The AEPF this year in Brussels brought together citizens for dialogue, solidarity and action, as a platform from which to oppose corporate-dominated, undemocratic and neoliberal responses to ongoing crises.
The flawed neoliberal notion behind India's hosting of the Commonwealth Games, that 'development' starts with attracting foreign capital investment - has brought only corruption and the destruction of communities to Dehli.
As the Social Movements Assembly of the World Social Forum of Tunisia, 2013, we are gathered here to affirm the fundamental contribution of peoples of Maghreb-Mashrek (from North Africa to the Middle East), in the construction of human civilization.
The term crisis implies a short lived period of uncertainty - suggesting there is something temporary or anomalous about the current state of the global economy. On the contrary, our global economy, from the financial clouds (or bubbles) to the real roots - where men and women work, live and survive - is suffering from systemic flaws based on an ever expanding void between rich and poor.
One week before the official Asia-Europe government meeting (ASEM) gathers in Milan, over 400 people from 42 countries in Europe and Asia gathered at the 10th Asia-Europe Peoples forum (AEPF) to present their demands and recommendations.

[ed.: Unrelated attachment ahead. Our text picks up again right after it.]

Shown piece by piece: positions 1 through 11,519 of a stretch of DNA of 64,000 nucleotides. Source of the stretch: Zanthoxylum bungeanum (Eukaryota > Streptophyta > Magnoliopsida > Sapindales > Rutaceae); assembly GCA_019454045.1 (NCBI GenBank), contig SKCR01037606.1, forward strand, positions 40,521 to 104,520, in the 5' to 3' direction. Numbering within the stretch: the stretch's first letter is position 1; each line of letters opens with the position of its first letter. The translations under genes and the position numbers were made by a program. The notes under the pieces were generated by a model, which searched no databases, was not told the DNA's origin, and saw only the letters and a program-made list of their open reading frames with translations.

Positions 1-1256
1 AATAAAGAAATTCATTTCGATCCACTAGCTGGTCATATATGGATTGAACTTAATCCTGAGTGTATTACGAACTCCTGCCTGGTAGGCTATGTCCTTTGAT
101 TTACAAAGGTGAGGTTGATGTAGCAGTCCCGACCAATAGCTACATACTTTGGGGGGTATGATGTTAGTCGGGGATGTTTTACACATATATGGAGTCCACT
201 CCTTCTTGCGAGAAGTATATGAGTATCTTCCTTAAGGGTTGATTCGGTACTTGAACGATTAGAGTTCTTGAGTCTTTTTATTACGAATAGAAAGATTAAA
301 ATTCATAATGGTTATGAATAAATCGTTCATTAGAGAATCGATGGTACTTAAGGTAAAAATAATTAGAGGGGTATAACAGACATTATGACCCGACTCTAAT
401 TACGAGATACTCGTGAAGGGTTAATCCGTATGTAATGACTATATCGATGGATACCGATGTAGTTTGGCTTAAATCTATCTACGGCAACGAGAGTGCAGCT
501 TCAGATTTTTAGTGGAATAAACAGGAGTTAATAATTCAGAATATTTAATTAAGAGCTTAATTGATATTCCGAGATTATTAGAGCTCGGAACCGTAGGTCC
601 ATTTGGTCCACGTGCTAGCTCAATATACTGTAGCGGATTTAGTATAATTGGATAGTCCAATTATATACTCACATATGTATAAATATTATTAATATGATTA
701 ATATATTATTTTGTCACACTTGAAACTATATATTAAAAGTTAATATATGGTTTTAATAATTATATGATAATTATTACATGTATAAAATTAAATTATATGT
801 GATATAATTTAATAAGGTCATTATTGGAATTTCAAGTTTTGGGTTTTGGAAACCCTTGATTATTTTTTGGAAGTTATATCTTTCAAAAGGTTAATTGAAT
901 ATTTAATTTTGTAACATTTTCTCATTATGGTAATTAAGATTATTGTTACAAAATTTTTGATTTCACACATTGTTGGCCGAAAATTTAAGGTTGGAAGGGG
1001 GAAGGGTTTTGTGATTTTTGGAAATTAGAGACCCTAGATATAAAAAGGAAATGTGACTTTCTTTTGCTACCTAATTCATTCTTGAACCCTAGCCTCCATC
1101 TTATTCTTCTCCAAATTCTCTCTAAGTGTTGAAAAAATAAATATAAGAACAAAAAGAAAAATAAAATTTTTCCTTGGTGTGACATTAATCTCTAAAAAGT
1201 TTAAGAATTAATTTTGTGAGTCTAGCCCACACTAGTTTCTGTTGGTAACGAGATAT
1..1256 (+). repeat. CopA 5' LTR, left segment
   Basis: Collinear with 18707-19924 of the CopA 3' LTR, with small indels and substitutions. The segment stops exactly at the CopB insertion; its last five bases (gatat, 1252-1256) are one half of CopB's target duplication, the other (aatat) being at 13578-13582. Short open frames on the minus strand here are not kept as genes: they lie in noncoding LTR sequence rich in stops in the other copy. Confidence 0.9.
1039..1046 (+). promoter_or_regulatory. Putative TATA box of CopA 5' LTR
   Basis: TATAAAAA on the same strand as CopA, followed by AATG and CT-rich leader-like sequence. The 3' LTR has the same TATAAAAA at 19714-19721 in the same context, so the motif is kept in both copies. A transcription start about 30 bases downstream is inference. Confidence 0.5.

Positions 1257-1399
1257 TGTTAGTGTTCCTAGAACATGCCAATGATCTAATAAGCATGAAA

The Alternative Trade Mandate pledge campaign was launched on 2 April in Brussels, calling on European Parliament election candidates to make EU trade and investment policy serve people and the planet, not just the profit of a few large corporations.
The current paradigmatic crisis needs to be dealt with at the regional level. In this respect, Latin American movements have already mobilised and placed different models of development and integration at the centre of their struggle. However, the European Union model, whereby integration is geared towards the interests of transnational corporations, should be avoided.
In the context of the current state of European-Chinese relations and the limited influence of European NGOs on EU policies, this book discusses the challenges and dilemmas of co-operation between European and Chinese civil society organisations.
Amongst many other analyses and debates, the more extensive awareness of the active role of the state and of states in the purportedly highly successful 'market economies' in East Asia and South East Asia is bringing discussion of the role of state back into quite mainstream development discourse.
The massive concentration and growth of corporate power poses a major threat to what remains of public services, highlighting the ever-deepening crisis of democracy, and the urgent need for people to reclaim the state.